Aggression in Cats

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Feline aggression is a serious behaviour with 400,000 reported cat bites in the US every year. One study found that one in three people who received a cat bite required hospitalisation. They may not have large jaws like their canine counterparts, but their teeth are designed to penetrate tissue, which introduces several pathogens under the skin.

There are several types of feline aggression, which include:

Whatever type your cat is displaying, it is essential to address the situation; your first stop should always be your veterinarian to rule out a medical cause.

Predatory aggression

This can be towards humans or other animals. The cat will crouch down low and slowly move towards his prey until lunging forward and attacking. Cats learn predatory behaviour from their mother and practice on littermates.

Predatory aggression can be dangerous to humans (for example, if you are walking down some stairs and suddenly pounced on), unfair on other pets and cruel on the wildlife. It can also be fatal if the cat chooses the wrong prey, such as a snake.

Keep cats indoors or confined to an enclosure to prevent hunting.

The best way to deal with this type of aggression is to redirect it towards a more appropriate source such as cat toys. Ensure you provide your cat with adequate toys in which to explore his predatory behaviours such as wand-type toys (on a rod with a feather at the end of some string) to chase and soft toys to attack.

Spend 30-60 minutes per day actively playing with your cat, this provides an outlet for excess energy, and you can direct the play fighting towards appropriate toys.

Fear/defensive aggression

Fear aggression occurs when a cat is put in a situation which makes him feel threatened or scared. It may be a visit to the vet fear of unfamiliar people or an encounter with another cat which leads to fear aggression. Most animals would rather avoid confrontation in fearful situations but will attack if they have no option to escape. Body language displayed during fear aggression is the cat hunched down low, ears back, legs and tail tucked into the body, body on an angle.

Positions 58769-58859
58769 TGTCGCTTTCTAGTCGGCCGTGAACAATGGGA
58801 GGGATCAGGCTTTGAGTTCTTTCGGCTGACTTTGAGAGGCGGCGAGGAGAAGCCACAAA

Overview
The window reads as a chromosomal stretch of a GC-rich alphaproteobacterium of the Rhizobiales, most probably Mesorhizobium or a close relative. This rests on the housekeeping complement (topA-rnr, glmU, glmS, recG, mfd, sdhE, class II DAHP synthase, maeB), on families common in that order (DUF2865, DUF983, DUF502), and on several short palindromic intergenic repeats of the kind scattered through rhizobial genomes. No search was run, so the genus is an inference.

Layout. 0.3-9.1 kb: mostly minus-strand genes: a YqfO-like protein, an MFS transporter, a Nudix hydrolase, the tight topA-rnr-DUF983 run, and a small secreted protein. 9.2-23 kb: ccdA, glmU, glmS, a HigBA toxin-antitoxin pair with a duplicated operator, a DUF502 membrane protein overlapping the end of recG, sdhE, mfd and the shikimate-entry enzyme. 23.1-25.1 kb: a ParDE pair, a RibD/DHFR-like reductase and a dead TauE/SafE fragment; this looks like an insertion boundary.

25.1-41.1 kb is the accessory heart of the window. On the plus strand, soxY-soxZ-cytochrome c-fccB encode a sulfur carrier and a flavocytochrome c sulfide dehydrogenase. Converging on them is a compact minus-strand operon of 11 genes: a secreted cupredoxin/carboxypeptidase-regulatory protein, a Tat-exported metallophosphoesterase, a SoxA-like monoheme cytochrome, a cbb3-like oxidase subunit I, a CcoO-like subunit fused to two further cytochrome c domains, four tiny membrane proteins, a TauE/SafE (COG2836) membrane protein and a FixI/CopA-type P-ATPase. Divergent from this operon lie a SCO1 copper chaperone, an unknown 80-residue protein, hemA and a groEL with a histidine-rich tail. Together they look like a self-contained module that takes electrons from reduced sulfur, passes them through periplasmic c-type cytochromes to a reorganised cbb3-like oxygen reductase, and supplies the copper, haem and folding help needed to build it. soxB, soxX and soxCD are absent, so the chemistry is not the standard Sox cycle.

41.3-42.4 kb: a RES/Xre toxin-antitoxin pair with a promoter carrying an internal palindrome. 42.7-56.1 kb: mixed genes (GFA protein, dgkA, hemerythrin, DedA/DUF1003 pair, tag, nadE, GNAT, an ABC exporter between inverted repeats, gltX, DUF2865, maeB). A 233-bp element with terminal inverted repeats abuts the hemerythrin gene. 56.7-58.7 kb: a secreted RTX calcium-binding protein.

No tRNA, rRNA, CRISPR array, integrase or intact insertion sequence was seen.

Injured cats can also lash out aggressively. Always be careful when approaching a sick/injured cat you don’t know and be careful when handling your cat who may be in pain as he could lash out.

If possible, such as with veterinarians, accustom your cat to visits which don’t involve examinations, even if it is just to pop in, have a vet nurse feed a treat and then leave.

If possible the way to address this is to avoid fearful situations, veterinary visits are inevitable, but if other situations may be best avoided. If this is not possible, then slowly helping your cat adjust is the best course of action. This may involve offering food treats if the cat is fearful of humans, slowly introducing the cat to other pets etc.

Petting-induced aggression

This is a common problem cat owners encounter. You are enjoying some time petting your cat, and all of a sudden, he turns around, takes a swipe and then runs off and hides.

The cause of this behaviour is unknown, although it is thought that some cats can only accept a certain amount of petting before becoming uncomfortable.

Being aware of your cat’s body language will help prevent these attacks. We have one cat who will attack if petted too long but he does give off warning signs first. His tail will begin to twitch, his pupils will dilate, and he will start to look around (presumably preparing for his escape), as soon as we notice these behaviours, we stop petting him.

Play aggression